Gloster Gauntlet

1929

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Gloster Gauntlet

The somewhat embarrassing situation caused by the introduction into service of the Fairey Fox day bomber, made it imperative that the Air Ministry should replace the Gamecocks and Siskins equipping its fighter squadrons. It was essential that the aircraft chosen for this task should be manoeuvrable, considerably faster than anything then in service, and because increasing speeds meant that defender and attacker would be in contact for shorter periods, much heavier fire power was needed.

Such a requirement posed considerable problems to the British aircraft industry, with such companies as Armstrong Whitworth, Boulton & Paul, Bristol, Hawker and, of course, Gloster, all keen to secure what it was believed would be a worthwhile contract. Specifications F.9/26 and F.20/27 remained unfulfilled; and F.7/30 calling for a 402km/h four-gun fighter seemed initially even more unlikely to be attained. Gloster's first submission had been an improved version of the all-metal Goldfinch, and with the progression of time this design had been subjected to several permutations of airframe innovations and differing engines. When, in 1933, Gloster's SS.19B demonstrated a maximum speed of 346km/h during tests at Martlesham Heath, it was ordered into production under the name Gauntlet I.

During the period 1935 to 1937 Gauntlets were the fastest fighters in RAF service, partially replaced by Gladiators and Hurricanes in 1938 and finally ousted by Spitfires in 1939. Aircraft produced from 1935, after Hawker Aircraft had taken over the Gloster company, were constructed according to Hawker production methods, bringing changes to wing spar and fuselage structure. These differing aircraft were designated Gauntlet II.

Last open-cockpit biplane in RAF service, the Gauntlet equipped 14 squadrons at its peak period of usage. It was during this same period that a very different performance was given under most secret conditions when (in November 1936) three of No 32 Squadron's Gauntlets intercepted a civil airliner under the guidance of an experimental ground-radar installation at Bawdsey Manor, Suffolk. Thus the Gauntlet has the distinction of carrying out the world's first radar-controlled interception.

Gauntlet SS.19 modification

Specification 
 MODELGauntlet Mk II
 ENGINE1 x Bristol Mercury VIS2, 477kW
 WEIGHTS
  Take-off weight1801 kg3971 lb
  Empty weight1256 kg2769 lb
 DIMENSIONS
  Wingspan9.99 m33 ft 9 in
  Length8.05 m26 ft 5 in
  Height3.12 m10 ft 3 in
  Wing area29.26 m2314.95 sq ft
 PERFORMANCE
  Max. speed370 km/h230 mph
  Ceiling10210 m33500 ft
  Range740 km460 miles
 ARMAMENT2 x 7.7mm machine-guns

3-View 
Gloster GauntletA three-view drawing (800 x 598)

Comments
Bill Pippin, e-mail, 30.10.2011 04:22

I have an APS(Aeroplane Photo Supply) photograph of this very aircraft, but the paint scheme is different and it appears the wheel pants were removed.

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damn, 20.06.2011 11:24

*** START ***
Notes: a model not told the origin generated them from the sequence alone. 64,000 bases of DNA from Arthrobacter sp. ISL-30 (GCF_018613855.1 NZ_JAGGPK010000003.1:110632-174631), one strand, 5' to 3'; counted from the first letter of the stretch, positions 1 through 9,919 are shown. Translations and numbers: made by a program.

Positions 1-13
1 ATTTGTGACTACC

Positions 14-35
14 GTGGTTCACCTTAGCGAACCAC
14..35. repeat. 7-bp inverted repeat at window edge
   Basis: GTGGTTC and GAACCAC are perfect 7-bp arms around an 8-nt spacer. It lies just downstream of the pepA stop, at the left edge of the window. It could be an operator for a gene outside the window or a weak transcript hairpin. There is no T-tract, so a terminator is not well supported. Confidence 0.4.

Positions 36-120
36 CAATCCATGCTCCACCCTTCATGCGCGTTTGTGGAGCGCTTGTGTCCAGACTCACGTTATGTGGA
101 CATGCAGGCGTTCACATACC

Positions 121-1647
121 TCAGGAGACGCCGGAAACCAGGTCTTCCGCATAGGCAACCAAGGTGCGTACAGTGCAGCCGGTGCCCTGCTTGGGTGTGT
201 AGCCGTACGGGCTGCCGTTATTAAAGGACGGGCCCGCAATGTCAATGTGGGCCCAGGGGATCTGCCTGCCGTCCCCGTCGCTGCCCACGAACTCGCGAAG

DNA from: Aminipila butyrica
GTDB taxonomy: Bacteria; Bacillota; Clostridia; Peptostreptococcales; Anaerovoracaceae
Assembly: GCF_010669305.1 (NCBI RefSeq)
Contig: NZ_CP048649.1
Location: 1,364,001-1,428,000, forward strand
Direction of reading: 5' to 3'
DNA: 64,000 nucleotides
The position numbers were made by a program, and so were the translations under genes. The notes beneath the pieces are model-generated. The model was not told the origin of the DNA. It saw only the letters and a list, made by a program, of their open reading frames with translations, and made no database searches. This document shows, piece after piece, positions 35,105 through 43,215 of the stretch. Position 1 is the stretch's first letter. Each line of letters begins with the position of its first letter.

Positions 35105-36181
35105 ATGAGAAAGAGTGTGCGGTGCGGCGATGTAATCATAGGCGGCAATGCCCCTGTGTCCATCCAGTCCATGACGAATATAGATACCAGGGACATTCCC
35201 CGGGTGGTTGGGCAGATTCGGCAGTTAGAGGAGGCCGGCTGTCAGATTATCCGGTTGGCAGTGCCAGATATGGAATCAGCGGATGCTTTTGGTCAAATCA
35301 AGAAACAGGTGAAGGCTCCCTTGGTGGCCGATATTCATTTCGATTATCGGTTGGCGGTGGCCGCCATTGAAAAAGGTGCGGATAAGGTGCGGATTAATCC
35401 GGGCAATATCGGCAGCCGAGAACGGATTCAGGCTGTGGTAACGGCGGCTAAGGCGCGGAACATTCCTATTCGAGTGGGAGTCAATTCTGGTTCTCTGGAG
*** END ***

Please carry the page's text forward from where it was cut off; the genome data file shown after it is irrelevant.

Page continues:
I was with 74 fighter sqdn in 1940 when they coverted to spitfire 1's from gloster gauntlets. A nice aircraft with the two guns syncronised through the prop.

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Arthur Westerhoff, e-mail, 26.11.2010 15:54

Comment about about being missed off the Battle of Britain pilots list.I was ground crew.

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arthur westerhoff, e-mail, 03.12.2009 13:53

When I joined 74sqd in June1940 they wre not fully converted to Spitfire 1's and still had a few Gautlets. As the Battle of Britain got into full swing they had fully convreted. Conversion year 1940.

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arthur westerhoff, e-mail, 03.12.2009 13:35

I was not listed because I was ground crew working as a General Armourer.I stayed with 74sqd.until 1941 when they met their doom at R.A.F.Gravesend, after losing most of their aircraft in battle. They were later reformed. Long live the Tigers.

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d.jay, 31.07.2009 21:59

Lets see if you remenber signifcant dates in 70 years time, if your sill alive in 2079.

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Art Deco, 28.07.2009 20:08

Feb. 1939 is significantly pre-war and fairly memorable. Even the cooks knew that. It was in all the papers.

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d.jay, 28.07.2009 19:34

Because Mr. Westerhoff is not listed does not mean he was not with 74 sqdn, he may have been ground crew?

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Art Deco, 14.07.2009 05:35

The Gauntlet is credited with the destruction of a Caproni 133 in East Africa. 74 Squadron, Tiger squadron, "I fear no man", the home of "Sailor" Malan, a great pilot, teacher and man, well, they converted to Spitfire I in Feb. 1939. Every man who flew in the Battle of Britain for the RAF is listed. Missed out, Mr. Westerhoff?

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arthur westerhoff, e-mail, 26.03.2009 22:09

I was with 74 fighter sqdn in 1940 when they coverted to spitfire 1's from gloster gauntlets. A nice aircraft with the two guns syncronised through the prop.

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woody brammer, e-mail, 16.11.2008 04:14

I am building and rc model of the aeromaster kit from the '70's and was thinking about finishing it in this scheme. where can I get some color pics? thanks woody

reply

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